It’s Monday! What Are You Reading? From Picture Books to YA!
It’s Monday! What are you Reading? is a meme hosted by Sheila at Book Journeys. It is a great way to recap what you read and/or reviewed the previous week and to plan out your reading and reviews for the upcoming week. It’s also a great chance to see what others are reading right now…you just might discover the next “must-read” book!
Jen Vincent, of Teach Mentor Texts, and Kellee decided to give It’s Monday! What Are You Reading? a kidlit focus. If you read and review books in children’s literature – picture books, chapter books, middle grade novels, young adult novels, anything in the world of kidlit – join us! We love this meme and think you will, too.
We encourage everyone who participates to support the blogging community by visiting at least three of the other book bloggers that link up and leave comments for them.
Last Week’s Posts
**Click on any picture/link to view the post**
Last Week’s Journeys
Kellee: I had quite a good reading week! I made time for a bunch of smaller texts I needed to read and truly enjoyed them.
First, I had a 3 books from Cinco Puntos Press to read: Conspiracy Girl by Karen Chacek, The Lovesick Skunk by Joe Hayes, and Festival of Bones by Luis San Vincente. All three of these books were so unique! I would love to talk to someone else who has read Conspiracy Girl, so if you do, contact me! The Lovesick Skunk was NOT what I thought it was going to be, and ended up being a quite funny nonfiction picture book which I will most likely review in the future. Festival of the Bones is a great celebration of the Day of the Dead, and I look forward to sharing it.
I also read 3 Netgalley books: Stubby the Dog Soldier: World War I Hero by Blake Hoena, A Tale of Two Daddies by Vanita Oelschlager, and The Zoo Box by Ariel Cohn. All three of these were wonderful in different ways. Stubby told a story of a true hero, Two Daddies introduces the idea of LBGTQ families, and The Zoo Box is a Jumanji-esque graphic novel that was a lot of fun.
Additionally, I read Bramble and Maggie books 1-3 by Jessie Haas and The Way Back Home by Oliver Jeffers. Bramble and Maggie books are wonderful early reader chapter books about a girl and her horse. The Way Back Home is probably in my top 5 favorite Oliver Jeffers books now. He is so quirky!
Trent and I also read quite a few wonderful books: Frank! by Connah Brecon, Baby Beluga by Raffi, The Little Engine that Could by Watty Piper, Goodnight, Gorilla by Peggy Rathmann, and Guess How Much I Love You? by Sam McBratney. Frank! we will review later this week. I could not believe I hadn’t read Goodnight, Gorilla before! What a fun almost wordless book. Perfect for bedtime. I also LOVED reading Baby Beluga because I listened to that song so much when I was a kid. The others are just great board books!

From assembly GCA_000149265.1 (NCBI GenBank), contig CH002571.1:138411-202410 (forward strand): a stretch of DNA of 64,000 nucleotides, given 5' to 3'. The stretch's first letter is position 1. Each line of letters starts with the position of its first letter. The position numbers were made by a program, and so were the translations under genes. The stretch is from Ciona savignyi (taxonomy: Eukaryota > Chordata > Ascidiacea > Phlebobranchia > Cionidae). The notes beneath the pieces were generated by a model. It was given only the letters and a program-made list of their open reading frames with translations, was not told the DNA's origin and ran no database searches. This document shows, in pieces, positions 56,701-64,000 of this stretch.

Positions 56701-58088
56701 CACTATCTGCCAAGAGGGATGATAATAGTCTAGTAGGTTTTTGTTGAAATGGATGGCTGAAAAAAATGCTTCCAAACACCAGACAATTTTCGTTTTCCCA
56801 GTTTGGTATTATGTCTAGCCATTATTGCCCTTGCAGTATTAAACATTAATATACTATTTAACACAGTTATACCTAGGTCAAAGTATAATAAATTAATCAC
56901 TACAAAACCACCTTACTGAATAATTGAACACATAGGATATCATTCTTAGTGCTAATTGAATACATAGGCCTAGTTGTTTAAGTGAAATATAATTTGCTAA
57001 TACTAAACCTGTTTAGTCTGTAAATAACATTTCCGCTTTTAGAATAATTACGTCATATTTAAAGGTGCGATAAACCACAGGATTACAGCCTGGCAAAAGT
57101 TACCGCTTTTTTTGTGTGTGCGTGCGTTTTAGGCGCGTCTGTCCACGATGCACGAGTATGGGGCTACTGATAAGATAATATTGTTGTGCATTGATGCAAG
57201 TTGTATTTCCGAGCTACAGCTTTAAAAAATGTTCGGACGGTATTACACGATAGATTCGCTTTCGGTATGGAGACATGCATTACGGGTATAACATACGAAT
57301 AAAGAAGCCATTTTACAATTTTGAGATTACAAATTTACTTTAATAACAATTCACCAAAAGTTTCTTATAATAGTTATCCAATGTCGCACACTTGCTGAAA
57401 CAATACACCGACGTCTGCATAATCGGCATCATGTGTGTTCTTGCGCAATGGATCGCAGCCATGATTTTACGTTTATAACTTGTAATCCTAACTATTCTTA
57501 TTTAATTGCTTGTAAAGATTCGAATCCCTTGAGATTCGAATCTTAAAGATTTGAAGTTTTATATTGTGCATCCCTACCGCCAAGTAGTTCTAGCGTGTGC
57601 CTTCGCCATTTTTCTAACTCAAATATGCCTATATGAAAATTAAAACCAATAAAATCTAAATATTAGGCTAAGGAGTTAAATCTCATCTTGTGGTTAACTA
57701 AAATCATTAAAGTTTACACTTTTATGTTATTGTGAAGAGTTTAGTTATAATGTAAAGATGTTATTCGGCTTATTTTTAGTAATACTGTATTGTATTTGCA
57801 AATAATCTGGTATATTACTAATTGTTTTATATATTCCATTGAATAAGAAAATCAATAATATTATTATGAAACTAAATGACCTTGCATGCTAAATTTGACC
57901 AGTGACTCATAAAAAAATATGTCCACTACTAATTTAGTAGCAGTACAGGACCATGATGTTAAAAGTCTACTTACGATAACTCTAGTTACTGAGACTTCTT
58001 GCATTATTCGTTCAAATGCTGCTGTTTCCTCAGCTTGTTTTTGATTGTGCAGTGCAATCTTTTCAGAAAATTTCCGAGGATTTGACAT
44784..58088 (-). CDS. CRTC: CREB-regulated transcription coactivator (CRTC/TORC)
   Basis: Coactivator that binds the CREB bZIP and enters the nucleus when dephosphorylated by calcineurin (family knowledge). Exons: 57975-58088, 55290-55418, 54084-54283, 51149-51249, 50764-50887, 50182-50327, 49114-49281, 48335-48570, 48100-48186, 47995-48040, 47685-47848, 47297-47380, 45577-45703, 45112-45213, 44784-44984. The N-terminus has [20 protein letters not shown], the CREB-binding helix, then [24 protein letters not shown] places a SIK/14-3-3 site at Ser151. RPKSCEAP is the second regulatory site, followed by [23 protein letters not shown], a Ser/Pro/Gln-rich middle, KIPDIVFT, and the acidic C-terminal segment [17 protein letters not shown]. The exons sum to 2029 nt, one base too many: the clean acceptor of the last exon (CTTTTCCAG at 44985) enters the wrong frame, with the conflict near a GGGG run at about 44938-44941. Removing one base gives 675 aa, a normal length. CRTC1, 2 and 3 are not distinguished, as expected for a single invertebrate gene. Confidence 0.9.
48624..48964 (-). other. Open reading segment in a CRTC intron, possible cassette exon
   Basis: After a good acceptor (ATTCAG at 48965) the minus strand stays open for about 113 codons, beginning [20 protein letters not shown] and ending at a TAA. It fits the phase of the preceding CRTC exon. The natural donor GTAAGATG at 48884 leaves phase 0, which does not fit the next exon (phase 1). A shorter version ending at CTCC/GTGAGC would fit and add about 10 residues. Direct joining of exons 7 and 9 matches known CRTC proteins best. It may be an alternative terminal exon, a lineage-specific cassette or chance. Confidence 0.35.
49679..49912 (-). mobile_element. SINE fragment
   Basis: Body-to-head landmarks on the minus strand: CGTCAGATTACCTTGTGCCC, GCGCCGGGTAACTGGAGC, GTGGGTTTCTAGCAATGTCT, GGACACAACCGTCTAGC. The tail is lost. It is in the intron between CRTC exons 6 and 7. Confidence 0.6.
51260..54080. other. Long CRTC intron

Ricki: This week, I enjoyed reading Rory’s Promise by Michaela MacColl and Rosemary Nichols. It was an interesting historical fiction that reads more like a creative nonfiction due to the depictions of real-life people. I learned a lot about orphan trains and enjoyed this new information about history. I also read a great nonfiction picture book called Elizabeth, Queen of the Seas written by Lynne Cox and illustrated by Brian Floca. I loved learning about the elephant seal who refused to leave her home in Christchurch, New Zealand and think kids will love this story, too!
This Week’s Expeditions
Kellee: In my advanced reading class, I give my students 10-20 minutes a day to read and some days I get to read with them. Last week I started Cleopatra in Space and plan to finish it this week. My plan includes The Top-Secret Diary of Celie Valentine: Friendship Over by Julie Sternberg and another graphic novel that is at school and its name I can’t remember.
Ricki: Unfortunately, there will be no pleasure reading this week. I have chapters upon chapters of textbooks I have to read for my doctoral studies. I’ll be reading several chapters in Creswell’s and Maxwell’s books about Qualitative Methods. I will also be reading Shirley Brice Heath’s Ways with Words. So far, I enjoy this last one. I’ve mentioned it in previous posts, but in case you missed it, it is a foundational ethnography about the ways children learn to use language in the 1970s southeastern United States.
Upcoming Week’s Posts
Tuesday: Top Ten Books On My Fall To-Be-Read List
Friday: Rory’s Promise Blog Tour with Book Trailer, and Author Q&A
So, what are you reading?
Link up below and go check out what everyone else is reading. Please support other bloggers by viewing and commenting on at least 3 other blogs. If you tweet about your Monday post, tag the tweet with #IMWAYR!
Recently Popular Posts
- This is my Anti-Lexile, Anti-Reading Level Post.
- Top Books for Struggling/Reluctant Middle School Readers
- Novels with Science Content
- Top Ten Tuesday: Our Favorite Pairings of YA Books…
- Harlem: A Poem by Walter Dean Myers
- The Crossover by Kwame Alexander
- The Nazi Hunters by Neal Bascomb
- Journey by Aaron Becker
- What Do You Do with a Problem? by Kobi Yamada
- Engaging Classroom Discussion Techniques
Subscribe to Our Posts